Sunday, October 5, 2014

Kitchen adventures: vegan chickpea omelet

Chickpea omelet topped with sauteed zucchini, sweet peppers, mushrooms, onions, garlic and tomatoes

It was one of those days that I had an armful of great veggies from the garden, and I wanted something light to take advantage of my harvest.  I decided to give a chickpea omelet a try.  The chickpea base was a perfect way to showcase some of the best of the garden harvest while providing plenty of protein.  It would also taste great topped with your favorite pasta sauce or any leftover veggies you have on hand.

Chickpea omelet

2 cups chickpea flour
2 tablespoons flaxmeal
3 tablespoons nutritional yeast
1/2 teaspoon smoked paprika
1/2 teaspoon turmeric powder
1 1/2  cup non-dairy milk + 1/2 cup water
2 garlic cloves, finely minced
1 small onion, finely chopped
1 tablespoon chopped fresh herbs of your choice (I used thyme and parsley)
salt and pepper to taste
2 tablespoons olive oil

In a mixing bowl, stir together all the ingredients except the olive oil.  Add more water if necessary to make a consistency like pancake batter.

Heat a heavy skillet on medium heat.  Add oil and saute onions and garlic until fragrant and the onions are translucent.  Pour in the chickpea batter and cook until the top is set.  Optionally, If you would like to brown the top, run it under the broiler for a few minutes or flip the omelet onto a plate and slide it back into the pan to brown.   To serve, top with your favorite vegetables lightly sauteed in a little olive oil and garlic or a favorite pasta sauce .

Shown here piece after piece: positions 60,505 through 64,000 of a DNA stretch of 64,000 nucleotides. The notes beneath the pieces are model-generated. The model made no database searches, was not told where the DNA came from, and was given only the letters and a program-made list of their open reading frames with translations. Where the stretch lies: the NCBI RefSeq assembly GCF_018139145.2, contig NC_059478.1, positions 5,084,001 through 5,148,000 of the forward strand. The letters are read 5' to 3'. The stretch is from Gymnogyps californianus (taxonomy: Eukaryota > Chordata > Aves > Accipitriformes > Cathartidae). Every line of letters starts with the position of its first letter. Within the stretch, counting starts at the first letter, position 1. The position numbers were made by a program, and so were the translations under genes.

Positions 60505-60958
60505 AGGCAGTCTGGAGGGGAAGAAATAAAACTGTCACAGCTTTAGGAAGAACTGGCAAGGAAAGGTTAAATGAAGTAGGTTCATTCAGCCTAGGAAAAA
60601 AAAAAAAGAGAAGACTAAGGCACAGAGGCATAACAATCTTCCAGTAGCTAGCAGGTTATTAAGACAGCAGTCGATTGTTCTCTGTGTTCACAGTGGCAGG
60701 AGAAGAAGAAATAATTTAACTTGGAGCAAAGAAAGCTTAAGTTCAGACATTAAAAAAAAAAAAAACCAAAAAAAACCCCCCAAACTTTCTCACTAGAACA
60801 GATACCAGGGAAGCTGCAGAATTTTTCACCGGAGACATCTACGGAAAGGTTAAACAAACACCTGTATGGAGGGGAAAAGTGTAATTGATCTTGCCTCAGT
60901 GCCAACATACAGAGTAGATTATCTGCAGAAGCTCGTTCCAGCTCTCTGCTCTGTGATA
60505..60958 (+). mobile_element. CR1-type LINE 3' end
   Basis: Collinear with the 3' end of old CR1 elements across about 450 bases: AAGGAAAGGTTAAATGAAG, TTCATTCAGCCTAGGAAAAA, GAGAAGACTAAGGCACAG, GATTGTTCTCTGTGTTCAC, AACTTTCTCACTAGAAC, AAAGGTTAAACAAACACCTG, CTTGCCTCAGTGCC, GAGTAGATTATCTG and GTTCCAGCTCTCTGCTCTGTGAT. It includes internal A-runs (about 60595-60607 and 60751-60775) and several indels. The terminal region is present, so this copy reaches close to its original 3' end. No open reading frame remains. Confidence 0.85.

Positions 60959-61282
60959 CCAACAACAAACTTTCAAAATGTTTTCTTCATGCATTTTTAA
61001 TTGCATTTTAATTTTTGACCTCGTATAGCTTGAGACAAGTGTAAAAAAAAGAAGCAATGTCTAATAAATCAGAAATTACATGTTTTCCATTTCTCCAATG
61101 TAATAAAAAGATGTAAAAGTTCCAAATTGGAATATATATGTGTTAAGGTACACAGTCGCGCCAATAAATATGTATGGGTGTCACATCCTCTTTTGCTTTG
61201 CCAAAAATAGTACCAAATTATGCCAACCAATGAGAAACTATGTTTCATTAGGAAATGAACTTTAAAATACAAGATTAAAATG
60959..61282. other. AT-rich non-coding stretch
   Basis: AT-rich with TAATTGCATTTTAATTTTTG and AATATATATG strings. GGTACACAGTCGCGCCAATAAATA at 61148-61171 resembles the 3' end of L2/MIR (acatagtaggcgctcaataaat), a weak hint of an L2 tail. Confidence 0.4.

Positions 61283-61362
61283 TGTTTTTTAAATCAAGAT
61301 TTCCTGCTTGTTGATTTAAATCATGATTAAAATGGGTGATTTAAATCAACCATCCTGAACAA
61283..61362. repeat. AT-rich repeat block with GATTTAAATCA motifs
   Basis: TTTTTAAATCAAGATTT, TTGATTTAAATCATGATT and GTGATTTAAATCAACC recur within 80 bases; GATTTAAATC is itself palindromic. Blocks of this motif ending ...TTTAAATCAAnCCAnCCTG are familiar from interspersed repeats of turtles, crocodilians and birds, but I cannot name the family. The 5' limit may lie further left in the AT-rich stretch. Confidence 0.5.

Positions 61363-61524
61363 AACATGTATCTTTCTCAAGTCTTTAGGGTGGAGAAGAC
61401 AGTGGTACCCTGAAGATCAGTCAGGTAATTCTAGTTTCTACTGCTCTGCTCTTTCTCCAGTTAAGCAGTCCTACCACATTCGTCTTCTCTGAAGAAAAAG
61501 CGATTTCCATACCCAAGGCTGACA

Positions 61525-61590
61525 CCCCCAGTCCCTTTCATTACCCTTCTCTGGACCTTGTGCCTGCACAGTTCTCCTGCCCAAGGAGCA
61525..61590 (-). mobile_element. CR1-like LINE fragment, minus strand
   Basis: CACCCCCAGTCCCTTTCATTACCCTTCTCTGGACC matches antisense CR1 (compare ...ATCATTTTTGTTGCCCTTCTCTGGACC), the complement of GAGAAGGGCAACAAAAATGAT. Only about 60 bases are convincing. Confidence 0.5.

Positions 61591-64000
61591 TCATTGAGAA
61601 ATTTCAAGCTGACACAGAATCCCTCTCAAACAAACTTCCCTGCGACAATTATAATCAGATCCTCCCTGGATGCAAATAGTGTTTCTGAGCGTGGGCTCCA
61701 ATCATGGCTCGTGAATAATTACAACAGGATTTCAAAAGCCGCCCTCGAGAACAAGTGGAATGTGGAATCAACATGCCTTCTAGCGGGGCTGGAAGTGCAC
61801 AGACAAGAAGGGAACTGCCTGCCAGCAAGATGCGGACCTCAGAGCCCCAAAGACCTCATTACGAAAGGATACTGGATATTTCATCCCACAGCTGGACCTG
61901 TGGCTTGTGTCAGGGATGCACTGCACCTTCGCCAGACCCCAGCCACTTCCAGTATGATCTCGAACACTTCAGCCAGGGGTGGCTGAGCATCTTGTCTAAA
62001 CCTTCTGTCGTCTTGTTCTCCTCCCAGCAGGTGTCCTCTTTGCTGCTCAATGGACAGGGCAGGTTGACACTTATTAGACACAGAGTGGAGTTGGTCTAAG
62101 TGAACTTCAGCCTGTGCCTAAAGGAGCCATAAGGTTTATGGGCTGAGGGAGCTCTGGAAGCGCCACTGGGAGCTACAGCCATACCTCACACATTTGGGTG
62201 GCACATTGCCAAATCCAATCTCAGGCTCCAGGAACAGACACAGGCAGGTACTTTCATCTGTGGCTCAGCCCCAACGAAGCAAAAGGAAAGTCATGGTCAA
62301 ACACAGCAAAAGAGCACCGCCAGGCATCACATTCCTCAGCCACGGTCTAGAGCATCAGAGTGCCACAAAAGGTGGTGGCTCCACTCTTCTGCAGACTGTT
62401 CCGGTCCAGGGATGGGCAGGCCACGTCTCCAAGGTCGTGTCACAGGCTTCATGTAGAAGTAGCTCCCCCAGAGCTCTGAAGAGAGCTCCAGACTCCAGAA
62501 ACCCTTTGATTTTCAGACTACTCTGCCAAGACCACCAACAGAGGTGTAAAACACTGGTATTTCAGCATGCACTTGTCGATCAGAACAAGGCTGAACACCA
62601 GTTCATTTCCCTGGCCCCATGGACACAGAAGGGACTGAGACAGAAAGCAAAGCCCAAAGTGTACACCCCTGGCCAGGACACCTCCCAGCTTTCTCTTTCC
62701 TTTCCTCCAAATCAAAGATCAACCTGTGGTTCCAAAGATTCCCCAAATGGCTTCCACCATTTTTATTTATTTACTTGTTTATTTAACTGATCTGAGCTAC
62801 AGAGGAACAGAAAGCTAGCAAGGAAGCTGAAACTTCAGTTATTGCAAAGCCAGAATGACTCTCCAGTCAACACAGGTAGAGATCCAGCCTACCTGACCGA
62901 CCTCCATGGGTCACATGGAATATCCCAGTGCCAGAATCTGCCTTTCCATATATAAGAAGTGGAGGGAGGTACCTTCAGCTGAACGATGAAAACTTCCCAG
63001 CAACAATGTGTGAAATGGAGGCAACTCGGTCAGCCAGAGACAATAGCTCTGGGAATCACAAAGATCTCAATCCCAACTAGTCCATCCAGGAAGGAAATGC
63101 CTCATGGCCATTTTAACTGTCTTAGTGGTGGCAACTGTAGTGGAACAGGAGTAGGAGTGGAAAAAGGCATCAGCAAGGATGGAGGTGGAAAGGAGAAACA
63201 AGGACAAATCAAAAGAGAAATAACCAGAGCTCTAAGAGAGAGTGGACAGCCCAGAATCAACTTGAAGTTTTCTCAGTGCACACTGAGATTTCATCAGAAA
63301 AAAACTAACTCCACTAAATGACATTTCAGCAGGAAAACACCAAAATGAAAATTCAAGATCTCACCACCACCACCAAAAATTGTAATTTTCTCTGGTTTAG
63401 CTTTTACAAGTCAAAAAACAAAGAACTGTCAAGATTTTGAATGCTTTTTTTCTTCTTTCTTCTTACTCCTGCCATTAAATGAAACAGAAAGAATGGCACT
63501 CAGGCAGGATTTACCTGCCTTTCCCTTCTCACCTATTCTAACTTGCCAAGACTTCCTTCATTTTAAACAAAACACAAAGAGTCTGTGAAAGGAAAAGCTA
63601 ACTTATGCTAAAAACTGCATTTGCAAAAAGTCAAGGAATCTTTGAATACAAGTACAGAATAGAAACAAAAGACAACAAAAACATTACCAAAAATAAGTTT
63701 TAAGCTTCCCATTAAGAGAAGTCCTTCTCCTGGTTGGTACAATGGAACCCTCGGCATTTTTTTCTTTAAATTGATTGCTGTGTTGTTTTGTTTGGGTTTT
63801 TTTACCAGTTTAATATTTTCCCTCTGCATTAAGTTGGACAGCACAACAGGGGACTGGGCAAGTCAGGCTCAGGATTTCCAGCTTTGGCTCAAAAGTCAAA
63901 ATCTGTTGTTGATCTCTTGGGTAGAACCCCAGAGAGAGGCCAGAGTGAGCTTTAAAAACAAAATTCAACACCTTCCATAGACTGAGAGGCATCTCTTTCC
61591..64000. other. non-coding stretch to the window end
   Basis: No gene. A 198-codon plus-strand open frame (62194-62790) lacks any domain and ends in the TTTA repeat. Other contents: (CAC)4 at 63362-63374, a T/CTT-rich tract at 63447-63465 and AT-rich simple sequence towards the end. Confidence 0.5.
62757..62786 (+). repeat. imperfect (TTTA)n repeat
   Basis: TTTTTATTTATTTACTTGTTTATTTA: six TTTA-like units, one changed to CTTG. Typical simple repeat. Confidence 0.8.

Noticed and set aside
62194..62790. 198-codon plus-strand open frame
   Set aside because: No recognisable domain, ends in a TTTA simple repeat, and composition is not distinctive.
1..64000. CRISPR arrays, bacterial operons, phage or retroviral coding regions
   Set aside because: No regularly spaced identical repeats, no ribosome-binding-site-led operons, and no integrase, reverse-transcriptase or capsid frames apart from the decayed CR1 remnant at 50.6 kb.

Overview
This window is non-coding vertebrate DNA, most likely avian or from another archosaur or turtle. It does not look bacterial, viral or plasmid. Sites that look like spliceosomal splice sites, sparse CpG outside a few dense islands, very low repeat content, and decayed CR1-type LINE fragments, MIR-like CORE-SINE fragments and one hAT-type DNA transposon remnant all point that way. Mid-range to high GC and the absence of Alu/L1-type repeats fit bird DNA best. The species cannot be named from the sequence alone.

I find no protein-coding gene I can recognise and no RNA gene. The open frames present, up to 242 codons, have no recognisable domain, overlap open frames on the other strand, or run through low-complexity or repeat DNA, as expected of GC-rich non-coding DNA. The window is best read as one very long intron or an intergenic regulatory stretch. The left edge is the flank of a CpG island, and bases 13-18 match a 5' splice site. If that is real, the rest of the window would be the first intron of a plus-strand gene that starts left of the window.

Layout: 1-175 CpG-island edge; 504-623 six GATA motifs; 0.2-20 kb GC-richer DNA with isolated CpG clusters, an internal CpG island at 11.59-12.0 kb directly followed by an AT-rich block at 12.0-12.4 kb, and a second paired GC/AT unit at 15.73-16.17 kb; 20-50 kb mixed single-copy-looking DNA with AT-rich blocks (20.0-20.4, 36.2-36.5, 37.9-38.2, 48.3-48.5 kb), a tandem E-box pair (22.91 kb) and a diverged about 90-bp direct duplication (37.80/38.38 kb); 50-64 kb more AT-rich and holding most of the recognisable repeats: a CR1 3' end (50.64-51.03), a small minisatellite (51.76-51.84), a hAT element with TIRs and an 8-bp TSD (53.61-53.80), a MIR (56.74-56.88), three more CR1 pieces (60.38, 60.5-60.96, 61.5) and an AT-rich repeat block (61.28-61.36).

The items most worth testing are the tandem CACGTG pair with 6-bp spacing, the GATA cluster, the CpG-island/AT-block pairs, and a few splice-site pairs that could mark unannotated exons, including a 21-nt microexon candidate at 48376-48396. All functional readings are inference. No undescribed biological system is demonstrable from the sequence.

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Sunny zinnias in the garden

Sunday, September 21, 2014

Zen photography

Under the shade of a canopy of trees at the US National Arboretum

This spring, I took a 4-week workshop called Zen Photography that blended mindfulness and the art of photography.  Our zen master, Tuan Pham, is an award winning amateur photographer.  He used meditation and exercises such as one-eye seeing and relaxed awareness to teach us wise attention so we could look at the world around us with awakened awareness.  Our classes included drawing and other creative exercises along with time spent taking photos in the US National Arboretum.  Each class ended with a slide show of our best shots from the previous week.   The course ended with a family day where everyone got to participate in mindfulness and creative exercises to see what we had been up to.  There was a final exhibition of all of our favorite photos taken over the weeks.

The course focused not so much on the technical aspect of taking photographs, but on how we see things and how our thinking minds influence how we see.  We were challenged to try things to get out of our comfort level and stretch ourselves.  I experimented with taking some photos that were outside of my usual style and was pleasantly surprised by the results.

Here are a few of my favorites:

Reflection - one of my classmates during a moment of stillness before going off to take photos

Water series - reflections in the water

The inside of an iris growing in a neighbor's garden

Close up of the ice cubes in a glass of iced tea

The end - a dog enjoying a rest in the shade at the arboretum